Tale of CNMI Police Brutality



March 15, 2010

A letter from a foreign national, Li Gui Xiang, screams out for federal law enforcement officials to investigate cases of unjust treatment of citizens and prisoners by CNMI detention facility and CNMI Department of Public Safety personnel. It is obvious that civil rights of citizens and prisoners are being violated by law enforcement officials in the CNMI. The treatment of the masseuse in the massage-gate incident was questionable. Other prisoners were allegedly beaten in the facility and their accused assailants were promoted, not punished. Now we learn of another horrendous incident as described in this extremely disturbing letter to the editor from the Saipan Tribune:

A 24-hour nightmare with DPS

My name is Li Gui Xiang. I was born on March 15, 1982. I am from Jilin Province in China. I came to Saipan in November 2006 for work.

On Feb. 5, 2010, at 10:30am, I drove a car on my way to Garapan with my friends, Hong Mie, Xiao Zen, Dajie, Tian Ye. When we drove by Sunny Restaurant, I heard the police siren behind me. Immediately I pulled over the roadside. A policewoman walked to me; she seemed upset and said something very quickly. Although I did not understand what she said, I handed her my driver's license and car registration documents. She took the papers and walked back to her car. I saw her leaning on her car and write something, so I stepped out of my car to find out what was happening. She gestured that I stay in the car. So I did. After a few minutes of waiting, Dajie said she was in a hurry. I then walked out of the car again and tried to explain to the policewoman. She looked angry when she saw me walk to her. I realized I should back off but it was too late. She grabbed my left arm against her car and handcuffed me. I was scared so I started to yell why she handcuffed me. But the shouting made her angrier. She then put me on the ground with her knee against my back, she sprayed pepper spray at my eyes. I was terrified. I couldn't open my eyes and I was lying on the ground and crying. Then the policewoman dragged me into her car. I heard the policewoman close the car door and turn the siren on and drove me to the jail.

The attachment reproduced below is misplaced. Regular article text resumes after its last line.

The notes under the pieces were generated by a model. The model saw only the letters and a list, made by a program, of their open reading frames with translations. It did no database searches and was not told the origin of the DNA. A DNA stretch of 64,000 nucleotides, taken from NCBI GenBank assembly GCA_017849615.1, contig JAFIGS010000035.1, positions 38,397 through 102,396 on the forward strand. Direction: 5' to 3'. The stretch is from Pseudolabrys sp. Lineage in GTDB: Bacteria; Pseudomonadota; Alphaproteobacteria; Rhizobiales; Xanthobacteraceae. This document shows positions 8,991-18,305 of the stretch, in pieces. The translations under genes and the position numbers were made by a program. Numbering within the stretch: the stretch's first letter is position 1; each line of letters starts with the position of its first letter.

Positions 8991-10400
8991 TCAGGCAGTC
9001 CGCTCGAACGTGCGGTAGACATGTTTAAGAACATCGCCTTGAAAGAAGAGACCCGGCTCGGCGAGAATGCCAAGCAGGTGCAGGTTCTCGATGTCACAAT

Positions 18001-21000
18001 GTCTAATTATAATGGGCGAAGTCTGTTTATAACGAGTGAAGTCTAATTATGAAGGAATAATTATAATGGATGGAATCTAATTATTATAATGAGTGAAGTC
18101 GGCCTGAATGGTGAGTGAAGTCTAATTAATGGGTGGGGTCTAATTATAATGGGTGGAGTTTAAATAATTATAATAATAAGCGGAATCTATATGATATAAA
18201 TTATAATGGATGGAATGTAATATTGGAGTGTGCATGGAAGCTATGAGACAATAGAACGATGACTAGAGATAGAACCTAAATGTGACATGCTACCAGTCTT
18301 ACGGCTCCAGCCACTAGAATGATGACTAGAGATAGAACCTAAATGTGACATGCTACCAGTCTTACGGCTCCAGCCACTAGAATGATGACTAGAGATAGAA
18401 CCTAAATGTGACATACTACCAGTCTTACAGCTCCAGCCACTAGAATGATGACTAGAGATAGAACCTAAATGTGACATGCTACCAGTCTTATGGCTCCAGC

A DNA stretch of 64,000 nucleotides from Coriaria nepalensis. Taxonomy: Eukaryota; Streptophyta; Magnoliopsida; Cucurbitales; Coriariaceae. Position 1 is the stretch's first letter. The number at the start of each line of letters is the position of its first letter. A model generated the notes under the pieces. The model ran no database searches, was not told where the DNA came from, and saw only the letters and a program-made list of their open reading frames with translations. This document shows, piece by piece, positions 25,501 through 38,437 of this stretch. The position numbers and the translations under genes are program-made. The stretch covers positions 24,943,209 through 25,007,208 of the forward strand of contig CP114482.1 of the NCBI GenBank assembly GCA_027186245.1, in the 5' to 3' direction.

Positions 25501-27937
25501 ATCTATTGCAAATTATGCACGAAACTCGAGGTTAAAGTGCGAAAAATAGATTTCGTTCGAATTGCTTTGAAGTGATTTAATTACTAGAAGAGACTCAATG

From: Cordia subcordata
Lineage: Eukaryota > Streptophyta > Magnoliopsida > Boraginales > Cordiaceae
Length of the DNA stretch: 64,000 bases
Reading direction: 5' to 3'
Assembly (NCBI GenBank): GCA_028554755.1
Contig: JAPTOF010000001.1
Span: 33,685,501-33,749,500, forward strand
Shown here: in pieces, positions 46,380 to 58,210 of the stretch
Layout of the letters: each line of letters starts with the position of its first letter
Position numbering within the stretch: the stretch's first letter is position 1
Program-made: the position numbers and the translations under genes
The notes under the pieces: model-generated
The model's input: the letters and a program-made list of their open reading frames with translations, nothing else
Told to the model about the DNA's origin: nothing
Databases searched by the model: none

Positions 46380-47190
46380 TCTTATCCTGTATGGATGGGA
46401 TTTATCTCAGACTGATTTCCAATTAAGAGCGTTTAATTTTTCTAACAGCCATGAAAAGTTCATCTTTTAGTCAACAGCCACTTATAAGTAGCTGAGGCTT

The police car drove through an iron door. I squat at the corner and cried for my boss. I saw that policewoman was there with other policewomen. Then I was given a piece of paper to sign. I did not understand what it wrote and asked for my boss or at least a translator. I also asked them to allow me to wash my eye since they are so painful. A policeman took me to the restroom and took the handcuffs off. But he also locked me inside the toilet. I banged on the door and shout for help. No one came. I stayed inside the toilet for about half and hour.

Then two policewomen came and gave me the inmate shirt. I stayed at the corner and refused to put it on. I cried, “I don't put that on. I did not make mistake, why you keep me here?” One policewoman said to me, “Don't waste our time.” Then both of them grabbed my arms and took off my shirt. I screamed and shouted, they did not care and took off my shoes and socks then my pants. Then they stared at my bra and asked me if I hide anything inside my bra. I cried and told them there was nothing inside. After I flashed to prove there was really nothing, they were finally satisfied. One of the policewoman said I was like a baby. She put the inmate shirt on me and brought me to the cell (holding). I realized there were no help. I lay on the concrete bed and cried and cried till the second meal came. I was not hungry but only shivering and cold. I felt totally humiliated. Later it was about end of the day, the only policewoman left there asked me was I ready to sign the paper. So I signed the paper but I have no idea what it says on it. I was so shaky that she had to hold my hands for fingerprints. Finally she transferred me to the normal cell, away from that chilly room. By that time I have no idea what time that was. The next morning, on Feb. 6, around 9am, a policewoman released me after few procedures. It was my nightmare 24 hours.